Crime and policing are front and center in Florida Senate battle

Democratic Rep. Val Demings, a former Orlando police chief, calls the idea of defunding the police "just crazy" in a new campaign commercial that started running this week, as she challenges Republican Sen. Marco Rubio of Florida in a high profile, high-stakes, and expensive Senate race.

But Rubio – as he landed another major law enforcement endorsement on Friday  – criticized Demings for not pushing back against the idea of defunding the police two summers ago, "when it was really mattering, when they were setting cars on fire."

Demings, who spent nearly three decades in law enforcement and who rose through the ranks to become Orlando’s first female police chief, spotlights her crime-fighting resume in her latest campaign commercial.

"Protect and serve Florida – that’s what I’ve done - as a police officer and as chief," Demings says in the statewide TV spot, which is backed by a massive eight-figure ad buy. 

"In the Senate, I’ll protect Florida from bad ideas like defunding the police. That’s just crazy," she emphasizes. "Florida - it’s time to send a cop on the beat to the Senate."

And Demings campaign spotlighted support from law enforcement, including Orange County Sheriff John Mina, a former Orlando chief of police who said Demings has "always been supportive of the police… She was definitely not soft on the criminals. She was tough. She was assertive. But she was also fair to the people she dealt with in the streets."

But Rubio and the head of the 24,000-member Florida State Fraternal Order of Police, which on Friday endorsed Rubio at an event in Orlando, took aim at Demings for her 2020 comment regarding a proposal — which a year later was defeated — to defund and transform the Minneapolis, Minnesota, police department in the wake of the murder of George Floyd, a Black man, by a white police officer. And they also criticized Demings for her past support for overhauling qualified immunity, a legal doctrine that protects police officers against lawsuits over what they do on the beat, but that critics charge shields law enforcement from accountability.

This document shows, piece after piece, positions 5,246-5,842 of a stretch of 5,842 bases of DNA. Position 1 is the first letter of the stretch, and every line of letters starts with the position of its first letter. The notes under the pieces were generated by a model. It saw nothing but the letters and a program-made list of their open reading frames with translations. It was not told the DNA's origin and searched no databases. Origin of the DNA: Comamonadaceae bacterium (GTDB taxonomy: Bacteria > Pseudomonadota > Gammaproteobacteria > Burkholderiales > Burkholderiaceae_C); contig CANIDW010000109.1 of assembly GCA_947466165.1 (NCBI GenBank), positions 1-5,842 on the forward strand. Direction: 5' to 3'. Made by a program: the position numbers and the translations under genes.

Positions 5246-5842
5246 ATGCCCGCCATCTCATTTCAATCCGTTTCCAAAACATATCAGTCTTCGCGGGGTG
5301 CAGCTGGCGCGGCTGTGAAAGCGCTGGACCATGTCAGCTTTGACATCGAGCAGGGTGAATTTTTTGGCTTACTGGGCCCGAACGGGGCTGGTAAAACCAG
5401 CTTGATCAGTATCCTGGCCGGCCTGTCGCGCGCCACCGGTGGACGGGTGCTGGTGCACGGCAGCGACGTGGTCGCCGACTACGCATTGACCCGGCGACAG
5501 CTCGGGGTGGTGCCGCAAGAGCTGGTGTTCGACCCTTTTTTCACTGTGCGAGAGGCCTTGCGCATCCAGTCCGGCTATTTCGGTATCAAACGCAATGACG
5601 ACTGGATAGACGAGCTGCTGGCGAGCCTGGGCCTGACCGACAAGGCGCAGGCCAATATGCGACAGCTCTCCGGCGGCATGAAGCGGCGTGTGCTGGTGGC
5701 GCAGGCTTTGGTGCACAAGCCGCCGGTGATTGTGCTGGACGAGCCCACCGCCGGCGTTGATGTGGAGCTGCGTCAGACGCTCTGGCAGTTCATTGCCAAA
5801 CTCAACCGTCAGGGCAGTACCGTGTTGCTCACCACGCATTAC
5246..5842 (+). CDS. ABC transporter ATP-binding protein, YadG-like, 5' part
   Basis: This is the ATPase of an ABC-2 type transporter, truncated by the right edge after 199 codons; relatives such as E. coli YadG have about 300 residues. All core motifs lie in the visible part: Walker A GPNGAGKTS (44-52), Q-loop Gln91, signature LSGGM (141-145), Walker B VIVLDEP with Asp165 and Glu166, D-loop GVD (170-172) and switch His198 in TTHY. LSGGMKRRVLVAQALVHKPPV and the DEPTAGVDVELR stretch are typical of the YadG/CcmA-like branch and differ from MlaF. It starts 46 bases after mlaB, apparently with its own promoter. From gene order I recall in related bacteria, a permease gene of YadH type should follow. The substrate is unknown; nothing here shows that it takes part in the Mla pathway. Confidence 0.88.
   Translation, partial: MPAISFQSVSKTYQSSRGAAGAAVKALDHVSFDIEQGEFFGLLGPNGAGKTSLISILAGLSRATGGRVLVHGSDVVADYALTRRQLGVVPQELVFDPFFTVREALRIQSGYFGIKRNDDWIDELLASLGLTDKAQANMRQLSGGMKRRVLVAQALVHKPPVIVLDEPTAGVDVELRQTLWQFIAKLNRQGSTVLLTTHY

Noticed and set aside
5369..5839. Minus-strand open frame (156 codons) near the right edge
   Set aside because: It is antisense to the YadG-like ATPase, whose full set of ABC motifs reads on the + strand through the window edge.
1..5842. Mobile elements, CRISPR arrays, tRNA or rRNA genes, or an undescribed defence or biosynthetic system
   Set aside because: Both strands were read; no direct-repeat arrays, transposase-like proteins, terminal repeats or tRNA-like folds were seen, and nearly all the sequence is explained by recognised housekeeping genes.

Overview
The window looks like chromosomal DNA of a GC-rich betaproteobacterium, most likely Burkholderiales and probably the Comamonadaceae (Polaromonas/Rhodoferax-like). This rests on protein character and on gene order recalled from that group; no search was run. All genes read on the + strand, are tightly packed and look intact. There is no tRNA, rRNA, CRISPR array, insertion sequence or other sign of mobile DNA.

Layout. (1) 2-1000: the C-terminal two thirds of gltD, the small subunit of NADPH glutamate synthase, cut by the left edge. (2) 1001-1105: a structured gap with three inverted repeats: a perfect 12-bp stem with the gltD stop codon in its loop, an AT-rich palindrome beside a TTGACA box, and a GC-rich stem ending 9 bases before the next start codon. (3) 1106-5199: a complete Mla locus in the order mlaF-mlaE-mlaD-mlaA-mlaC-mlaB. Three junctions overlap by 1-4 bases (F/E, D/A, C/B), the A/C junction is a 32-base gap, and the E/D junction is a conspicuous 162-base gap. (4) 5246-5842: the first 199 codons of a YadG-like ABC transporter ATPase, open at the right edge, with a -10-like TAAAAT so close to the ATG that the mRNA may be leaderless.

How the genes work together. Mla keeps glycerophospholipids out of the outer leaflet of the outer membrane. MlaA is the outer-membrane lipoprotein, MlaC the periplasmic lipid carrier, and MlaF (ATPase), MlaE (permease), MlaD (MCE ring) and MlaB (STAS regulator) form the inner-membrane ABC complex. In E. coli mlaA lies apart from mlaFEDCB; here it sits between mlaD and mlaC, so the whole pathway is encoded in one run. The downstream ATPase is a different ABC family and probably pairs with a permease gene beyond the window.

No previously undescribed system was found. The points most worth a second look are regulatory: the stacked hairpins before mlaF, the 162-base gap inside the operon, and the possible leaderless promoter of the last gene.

"Val Demings called it thoughtful. It was probably one of the most irresponsible and quite frankly political expedient statements from someone who served in law enforcement," charged Steve Zona, the president of the Florida State Fraternal Order of Police, which has a history of backing GOP officials and candidates.

Pointing to Demings' support for the George Floyd Justice in Policing Act of 2021, which included provisions that would strip police of qualified immunity and which passed the House by party lines but died in the Senate, Zona claimed that the congresswoman "voted to strip law enforcement of qualified immunity. This would an unmitigated disaster if it happened…. Val Demings abandoned law enforcement when we needed her the most."

Rubio, who touted that "we’ve basically been endorsed by every law enforcement group in the state," was questioned about Demings’ push back against defunding the police in her new commercial. 

The Demings campaign has not directly discussed the congresswoman’s support for the police reform bill that included the qualified immunity provision.

But they note that "Demings spent 27 years at the Orlando Police Department, including over three years as the department’s Chief of Police. She put on a bulletproof vest and patrolled the streets for violent criminals while Marco Rubio was plotting his political career."

And they charged that "Rubio wants to make this race about anything other than what it is: a choice between a cop on the beat and a career politician who puts special interests and big money donors before what’s best for Florida."

Although Demings has topped Rubio in fundraising, both candidates have hauled in plenty of campaign cash, and their Senate showdown may end up being one of the most expensive this cycle.

But Democrats face historical headwinds and a difficult political climate this cycle as they try to defend the House and Senate majorities. And Florida, once the top general election battleground state, has leaned red of late. The top nonpartisan political handicappers rate the Florida Senate race as lean Republican.